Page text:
Resident Evil 4 Review (PC)

Resident-Evil-4

The horror genre is one that I don't have very much history with, for one reason or another, I've had a hard time getting immersed in the experience presented within most horror games. Lately, I've found myself yearning for some of these darker atmospheres that the horror genre excels at, and decided to go back to some of the more modern horror gems. Of course, this eventually led me to what is regarded as one of the greatest video games of all time, Resident Evil 4. Its a game that has been recommended to me by dozens of friends over the years and I simply wanted to answer my own question; is Resident Evil 4 a game that was simply crafted with care, or is it a game that's remembered fondly but doesn't stand the test of time?

Capcom published Resident Evil 4 back in January of 2005 for the Nintendo Gamecube, the game eventually found its way to the PlayStation 2 and almost every other modern home console to date with just a few exceptions, making it one of the most ported games in history.

It's difficult to go back and play the older Resident Evil games on the original PlayStation, mainly due to the tank-like controls that are directly attributed to the wonky camera. This problem was solved in Resident Evil 4, where the developers decided to implement a behind-the-shoulder camera angle when aiming your weapons. It's a solution that has since become the industry standard for third-person action games. So even if Resident Evil 4 was a complete dumpster fire of a game, it would still be remembered as one of the major cornerstones behind modern video games.

Resident Evil 4 is a weird game, it excels at so much but the way its structured is so incredibly flawed at the same time. You play the game as Leon Kennedy who is sent to some foreign Spanish-speaking country to save the daughter of the United States President. There isn't really a ton of backstory on how she was captured or why, or maybe there is and I simply ignored it. You see, that's one of the biggest flaws in Resident Evil 4. The story is extremely convoluted and poorly paced. There are a ton of boss characters working in the background, many of which will show up out of nowhere and just as quickly disappear.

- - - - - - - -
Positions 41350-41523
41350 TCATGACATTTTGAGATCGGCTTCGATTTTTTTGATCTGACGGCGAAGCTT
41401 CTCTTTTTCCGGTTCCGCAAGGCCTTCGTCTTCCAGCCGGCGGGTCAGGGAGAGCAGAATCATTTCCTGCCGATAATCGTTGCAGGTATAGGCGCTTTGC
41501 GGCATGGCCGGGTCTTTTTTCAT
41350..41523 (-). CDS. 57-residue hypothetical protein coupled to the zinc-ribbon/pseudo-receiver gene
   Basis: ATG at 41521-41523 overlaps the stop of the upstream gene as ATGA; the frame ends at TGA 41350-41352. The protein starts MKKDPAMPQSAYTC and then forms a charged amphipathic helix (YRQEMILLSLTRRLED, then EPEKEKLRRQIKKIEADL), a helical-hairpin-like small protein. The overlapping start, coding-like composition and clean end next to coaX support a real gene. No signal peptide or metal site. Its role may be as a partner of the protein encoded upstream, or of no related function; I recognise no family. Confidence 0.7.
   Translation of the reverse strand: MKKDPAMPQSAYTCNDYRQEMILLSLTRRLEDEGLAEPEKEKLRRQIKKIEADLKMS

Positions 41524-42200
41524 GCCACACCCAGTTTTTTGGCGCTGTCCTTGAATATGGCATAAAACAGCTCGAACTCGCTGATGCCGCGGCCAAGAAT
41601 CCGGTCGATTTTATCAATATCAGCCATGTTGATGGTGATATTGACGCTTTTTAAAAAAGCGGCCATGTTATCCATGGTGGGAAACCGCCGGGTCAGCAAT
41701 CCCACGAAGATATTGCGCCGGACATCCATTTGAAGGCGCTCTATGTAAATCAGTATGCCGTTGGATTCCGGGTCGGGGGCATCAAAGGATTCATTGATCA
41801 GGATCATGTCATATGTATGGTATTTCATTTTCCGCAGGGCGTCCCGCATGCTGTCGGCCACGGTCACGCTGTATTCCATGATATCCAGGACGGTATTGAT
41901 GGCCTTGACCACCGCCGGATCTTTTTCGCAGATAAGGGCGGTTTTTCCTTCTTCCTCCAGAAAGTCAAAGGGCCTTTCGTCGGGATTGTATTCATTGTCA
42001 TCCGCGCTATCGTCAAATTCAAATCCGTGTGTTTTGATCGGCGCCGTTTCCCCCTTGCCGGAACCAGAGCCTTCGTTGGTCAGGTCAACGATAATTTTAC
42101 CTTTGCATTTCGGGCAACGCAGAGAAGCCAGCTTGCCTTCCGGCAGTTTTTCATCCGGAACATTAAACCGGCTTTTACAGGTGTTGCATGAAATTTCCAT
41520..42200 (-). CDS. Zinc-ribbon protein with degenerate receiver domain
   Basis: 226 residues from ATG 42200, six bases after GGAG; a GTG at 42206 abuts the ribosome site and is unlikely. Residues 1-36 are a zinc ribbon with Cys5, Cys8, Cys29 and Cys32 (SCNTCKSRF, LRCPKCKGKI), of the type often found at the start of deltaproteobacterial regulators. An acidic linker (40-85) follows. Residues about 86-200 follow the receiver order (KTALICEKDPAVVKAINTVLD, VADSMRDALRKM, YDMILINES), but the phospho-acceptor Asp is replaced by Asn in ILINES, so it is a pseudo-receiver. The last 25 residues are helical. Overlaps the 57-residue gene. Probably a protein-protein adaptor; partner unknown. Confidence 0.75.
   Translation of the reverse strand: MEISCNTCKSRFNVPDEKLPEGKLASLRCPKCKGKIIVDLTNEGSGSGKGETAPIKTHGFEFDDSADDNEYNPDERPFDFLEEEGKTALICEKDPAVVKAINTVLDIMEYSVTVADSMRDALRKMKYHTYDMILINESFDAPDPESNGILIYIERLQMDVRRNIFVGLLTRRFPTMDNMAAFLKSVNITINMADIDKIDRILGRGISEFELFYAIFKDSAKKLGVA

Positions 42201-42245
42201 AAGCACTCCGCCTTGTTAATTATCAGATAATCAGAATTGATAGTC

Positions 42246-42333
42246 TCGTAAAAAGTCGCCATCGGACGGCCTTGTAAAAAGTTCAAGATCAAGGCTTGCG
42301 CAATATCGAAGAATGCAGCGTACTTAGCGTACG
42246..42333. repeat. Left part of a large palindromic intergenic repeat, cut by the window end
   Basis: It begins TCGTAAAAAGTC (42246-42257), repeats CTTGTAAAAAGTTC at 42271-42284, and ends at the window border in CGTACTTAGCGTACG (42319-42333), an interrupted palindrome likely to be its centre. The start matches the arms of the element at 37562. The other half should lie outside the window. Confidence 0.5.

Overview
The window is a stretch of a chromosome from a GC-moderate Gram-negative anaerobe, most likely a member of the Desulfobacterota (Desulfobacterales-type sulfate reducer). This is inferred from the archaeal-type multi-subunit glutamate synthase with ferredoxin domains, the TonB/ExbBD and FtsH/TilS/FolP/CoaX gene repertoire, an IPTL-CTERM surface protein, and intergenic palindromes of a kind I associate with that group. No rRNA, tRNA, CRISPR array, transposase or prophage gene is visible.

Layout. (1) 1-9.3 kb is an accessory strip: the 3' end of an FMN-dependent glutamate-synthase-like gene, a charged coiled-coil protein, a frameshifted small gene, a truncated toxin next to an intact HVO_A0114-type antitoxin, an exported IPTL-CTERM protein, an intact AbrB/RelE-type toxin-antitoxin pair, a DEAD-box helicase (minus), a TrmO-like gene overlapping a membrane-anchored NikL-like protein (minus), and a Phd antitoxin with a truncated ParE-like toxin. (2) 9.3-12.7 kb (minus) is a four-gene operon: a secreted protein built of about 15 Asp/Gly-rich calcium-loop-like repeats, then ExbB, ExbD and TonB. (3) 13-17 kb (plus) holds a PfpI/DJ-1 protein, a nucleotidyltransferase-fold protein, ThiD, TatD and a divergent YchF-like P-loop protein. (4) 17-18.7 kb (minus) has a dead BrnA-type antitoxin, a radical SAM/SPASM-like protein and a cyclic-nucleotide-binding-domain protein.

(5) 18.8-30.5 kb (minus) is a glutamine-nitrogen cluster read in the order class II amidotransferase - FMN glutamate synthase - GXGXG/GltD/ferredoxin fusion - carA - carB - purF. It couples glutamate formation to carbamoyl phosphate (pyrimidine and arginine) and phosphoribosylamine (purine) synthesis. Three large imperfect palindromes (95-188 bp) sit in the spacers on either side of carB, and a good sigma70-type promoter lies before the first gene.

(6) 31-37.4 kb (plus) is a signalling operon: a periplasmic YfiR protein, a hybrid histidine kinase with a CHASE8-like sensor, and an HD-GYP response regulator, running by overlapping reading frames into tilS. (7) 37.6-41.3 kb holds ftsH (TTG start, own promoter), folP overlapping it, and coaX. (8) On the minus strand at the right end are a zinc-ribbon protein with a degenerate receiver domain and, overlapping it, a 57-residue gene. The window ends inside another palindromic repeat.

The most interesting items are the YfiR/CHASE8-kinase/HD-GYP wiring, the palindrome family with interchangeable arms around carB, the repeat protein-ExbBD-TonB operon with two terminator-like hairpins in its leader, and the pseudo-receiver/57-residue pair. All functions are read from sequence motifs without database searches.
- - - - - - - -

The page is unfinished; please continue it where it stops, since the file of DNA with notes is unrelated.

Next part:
The story will be a challenge to follow, maybe some of the collectible journal entries that you'll come across could help plug some of the questions that ran through my mind but honestly I was never motivated enough to read through them. On the surface, this probably sounds incredibly cringey and overly complicated but the truth is, Resident Evil 4 didn't need a story to be a great game. The gameplay and level design are so incredibly sophisticated that it doesn't need anything else to make it fun.

In my opinion, one of the biggest problems that plague the horror genre would have to be the slow-paced gameplay. While there have been developers in the past that have created amazing experiences using this model, a lot of them actually suffered because of it. RE4 is the first game to challenge that formula; it blended the dark and creepy atmospheres with the enjoyment of trying to survive high paced action sequences to create an extremely balanced experience.

Resident Evil 4 starts off a little slow, you get dropped into a small village that at first sight doesn't seem to be very intimidating or interesting. Your only weapon is a simple hand-gun and you're being attacked by crazy villagers for a reason that honestly doesn't matter. It doesn't take long for you to eventually find the shotgun within one of the houses and at this point, you start maneuvering through the land to find Ashely, the President's daughter.